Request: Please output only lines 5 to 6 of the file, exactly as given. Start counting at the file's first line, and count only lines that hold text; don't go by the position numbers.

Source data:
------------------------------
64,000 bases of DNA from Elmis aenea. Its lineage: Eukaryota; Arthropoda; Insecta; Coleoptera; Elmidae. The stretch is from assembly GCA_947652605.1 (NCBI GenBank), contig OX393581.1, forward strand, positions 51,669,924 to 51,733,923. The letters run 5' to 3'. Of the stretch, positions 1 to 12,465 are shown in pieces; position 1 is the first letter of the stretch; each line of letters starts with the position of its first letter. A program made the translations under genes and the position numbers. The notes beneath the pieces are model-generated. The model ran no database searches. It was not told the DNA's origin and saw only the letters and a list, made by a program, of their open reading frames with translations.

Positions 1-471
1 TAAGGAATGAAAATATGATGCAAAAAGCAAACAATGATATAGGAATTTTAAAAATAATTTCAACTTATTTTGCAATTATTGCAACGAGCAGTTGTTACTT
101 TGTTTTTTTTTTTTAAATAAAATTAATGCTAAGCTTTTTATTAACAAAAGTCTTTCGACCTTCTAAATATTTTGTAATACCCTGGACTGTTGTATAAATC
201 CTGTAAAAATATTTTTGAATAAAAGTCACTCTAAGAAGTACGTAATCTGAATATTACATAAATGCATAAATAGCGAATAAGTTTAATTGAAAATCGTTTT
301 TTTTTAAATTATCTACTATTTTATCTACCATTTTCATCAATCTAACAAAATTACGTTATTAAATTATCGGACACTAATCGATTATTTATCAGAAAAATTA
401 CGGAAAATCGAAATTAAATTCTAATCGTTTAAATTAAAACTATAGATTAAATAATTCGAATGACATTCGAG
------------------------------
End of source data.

201 CTGTAAAAATATTTTTGAATAAAAGTCACTCTAAGAAGTACGTAATCTGAATATTACATAAATGCATAAATAGCGAATAAGTTTAATTGAAAATCGTTTT
301 TTTTTAAATTATCTACTATTTTATCTACCATTTTCATCAATCTAACAAAATTACGTTATTAAATTATCGGACACTAATCGATTATTTATCAGAAAAATTA